The People's Republic of the Little House of Concrete

HughesyBeachWGiven the fact that everyone else in the Questionably Civilised World seems to be giving themselves a forum to vent their fury at the injustices and indignities we're being subjected to on an almost daily basis the last thing the world needs is another semi-political blog, but I can't help myself.

With the sheer volume of such rantings out there, and the fact that practically nobody reads these pages, once I decided to set out on this little venture it seemed to make sense to hive this bit off as another annexe to the Little House of Concrete rather than adding political and socioeconomic commentary to the main site and risk losing what few readers I might actually have.

So, in the unlikely off chance that there's anyone out there who is actually interested, welcome to the People's Republic of the Little House of Concrete, the title of which is probably a fair indication of where we're coming from.

Ah, yes, The Reader will probably be saying, another old leftie who’s looking for an opportunity to bang on about the three Rs.

Well, yeah, but I’ll take exception to the old bit, and point out:

You can’t talk about the Republic without considering the Australian Constitution along the way, and there are any number of areas that need to be addressed in a document that was cobbled together with a view to getting the thing accepted in a referendum rather to an eye to issues that might turn out to be troublesome in the future.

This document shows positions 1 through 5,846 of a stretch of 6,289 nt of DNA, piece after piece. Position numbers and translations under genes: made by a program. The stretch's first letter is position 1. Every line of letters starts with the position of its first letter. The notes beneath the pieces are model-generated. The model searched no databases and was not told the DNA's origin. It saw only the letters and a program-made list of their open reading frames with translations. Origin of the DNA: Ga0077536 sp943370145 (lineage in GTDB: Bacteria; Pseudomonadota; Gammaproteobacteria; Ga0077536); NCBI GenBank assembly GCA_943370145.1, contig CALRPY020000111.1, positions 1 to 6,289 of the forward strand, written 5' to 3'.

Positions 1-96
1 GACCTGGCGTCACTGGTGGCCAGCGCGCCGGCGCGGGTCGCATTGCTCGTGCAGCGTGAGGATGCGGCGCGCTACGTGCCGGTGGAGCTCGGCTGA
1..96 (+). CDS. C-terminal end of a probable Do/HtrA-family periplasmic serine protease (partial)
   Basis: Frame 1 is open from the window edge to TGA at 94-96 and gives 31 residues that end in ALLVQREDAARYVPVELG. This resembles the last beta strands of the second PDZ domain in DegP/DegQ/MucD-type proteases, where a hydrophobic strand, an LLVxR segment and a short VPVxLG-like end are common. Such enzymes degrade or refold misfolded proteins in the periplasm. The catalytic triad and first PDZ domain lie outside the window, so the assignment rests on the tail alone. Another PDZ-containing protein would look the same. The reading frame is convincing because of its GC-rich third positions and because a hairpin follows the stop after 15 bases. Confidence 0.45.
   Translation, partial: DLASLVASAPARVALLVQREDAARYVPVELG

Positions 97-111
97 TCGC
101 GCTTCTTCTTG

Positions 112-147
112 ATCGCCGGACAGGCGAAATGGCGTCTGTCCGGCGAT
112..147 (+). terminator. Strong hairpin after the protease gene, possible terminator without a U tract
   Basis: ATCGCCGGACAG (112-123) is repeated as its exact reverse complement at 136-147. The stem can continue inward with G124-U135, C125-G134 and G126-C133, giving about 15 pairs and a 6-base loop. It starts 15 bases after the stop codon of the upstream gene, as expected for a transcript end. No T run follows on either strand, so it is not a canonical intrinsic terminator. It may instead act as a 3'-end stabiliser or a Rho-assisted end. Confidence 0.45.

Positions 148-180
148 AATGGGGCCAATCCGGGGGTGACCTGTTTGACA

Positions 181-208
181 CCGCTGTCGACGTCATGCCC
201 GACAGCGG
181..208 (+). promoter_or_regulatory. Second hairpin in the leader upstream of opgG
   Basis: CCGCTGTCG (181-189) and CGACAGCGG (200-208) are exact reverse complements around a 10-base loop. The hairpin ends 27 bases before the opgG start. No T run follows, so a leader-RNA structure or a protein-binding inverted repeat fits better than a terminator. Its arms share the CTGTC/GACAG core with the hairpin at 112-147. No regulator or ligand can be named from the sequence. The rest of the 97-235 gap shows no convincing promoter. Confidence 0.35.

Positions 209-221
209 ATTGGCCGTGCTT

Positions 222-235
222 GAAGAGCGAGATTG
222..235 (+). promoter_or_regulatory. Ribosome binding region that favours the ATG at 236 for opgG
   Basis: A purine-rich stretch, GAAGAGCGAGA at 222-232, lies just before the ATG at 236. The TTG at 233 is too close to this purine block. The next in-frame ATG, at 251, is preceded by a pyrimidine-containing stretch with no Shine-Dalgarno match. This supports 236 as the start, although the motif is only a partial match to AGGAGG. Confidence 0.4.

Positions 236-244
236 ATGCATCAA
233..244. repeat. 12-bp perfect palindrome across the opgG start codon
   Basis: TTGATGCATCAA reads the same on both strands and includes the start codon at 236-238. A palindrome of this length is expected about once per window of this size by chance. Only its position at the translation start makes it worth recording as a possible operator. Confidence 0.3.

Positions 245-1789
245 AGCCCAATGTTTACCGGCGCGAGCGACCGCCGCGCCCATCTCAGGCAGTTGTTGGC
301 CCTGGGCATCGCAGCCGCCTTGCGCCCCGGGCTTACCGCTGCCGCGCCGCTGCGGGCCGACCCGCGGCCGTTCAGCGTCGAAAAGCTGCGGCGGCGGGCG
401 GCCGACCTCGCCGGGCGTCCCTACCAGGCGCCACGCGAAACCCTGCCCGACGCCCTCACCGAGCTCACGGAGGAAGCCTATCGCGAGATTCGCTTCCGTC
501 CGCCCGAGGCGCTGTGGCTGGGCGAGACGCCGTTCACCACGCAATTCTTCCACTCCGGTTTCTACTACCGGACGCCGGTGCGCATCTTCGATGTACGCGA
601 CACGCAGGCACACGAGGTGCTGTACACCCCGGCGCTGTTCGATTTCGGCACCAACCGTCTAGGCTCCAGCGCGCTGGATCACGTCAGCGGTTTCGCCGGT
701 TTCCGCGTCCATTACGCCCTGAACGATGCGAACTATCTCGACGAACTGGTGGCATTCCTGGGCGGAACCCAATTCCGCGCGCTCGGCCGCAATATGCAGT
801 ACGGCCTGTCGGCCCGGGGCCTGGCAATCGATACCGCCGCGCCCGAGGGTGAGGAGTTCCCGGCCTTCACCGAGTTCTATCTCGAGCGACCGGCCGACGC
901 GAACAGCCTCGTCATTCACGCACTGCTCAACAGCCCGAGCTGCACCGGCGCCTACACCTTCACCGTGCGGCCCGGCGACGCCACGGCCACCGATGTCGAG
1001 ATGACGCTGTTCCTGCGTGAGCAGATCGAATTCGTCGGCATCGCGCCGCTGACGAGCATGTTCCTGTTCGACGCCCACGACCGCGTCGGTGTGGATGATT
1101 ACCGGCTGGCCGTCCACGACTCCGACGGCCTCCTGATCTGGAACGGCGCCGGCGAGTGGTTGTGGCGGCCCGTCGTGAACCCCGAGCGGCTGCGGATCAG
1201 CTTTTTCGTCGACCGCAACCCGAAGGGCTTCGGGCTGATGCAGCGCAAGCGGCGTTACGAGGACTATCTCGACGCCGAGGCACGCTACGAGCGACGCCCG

I’d like to see the Republic, but I’d prefer to see the Murray-Darling Basin issues sorted out.

Symbolic acts of Reconciliation are all very well, but we really need to do something about the ongoing vortex that sucks in countless millions of taxpayer dollars without delivering anything in the way of measurable outcomes that will actually do something to improve the living conditions of indigenous Australians.

And on the question of Refugees current practices may or may not constitute crimes against humanity, but if they aren’t they’re in a neighbouring post code. They’re also a waste of taxpayer dollars, a blight on our standing in the international community and are doing untold psychological harm to people who, frankly, should be treated as human beings.

But there’s more than those three issues that I want to have a go at.

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 © Ian Hughes 2014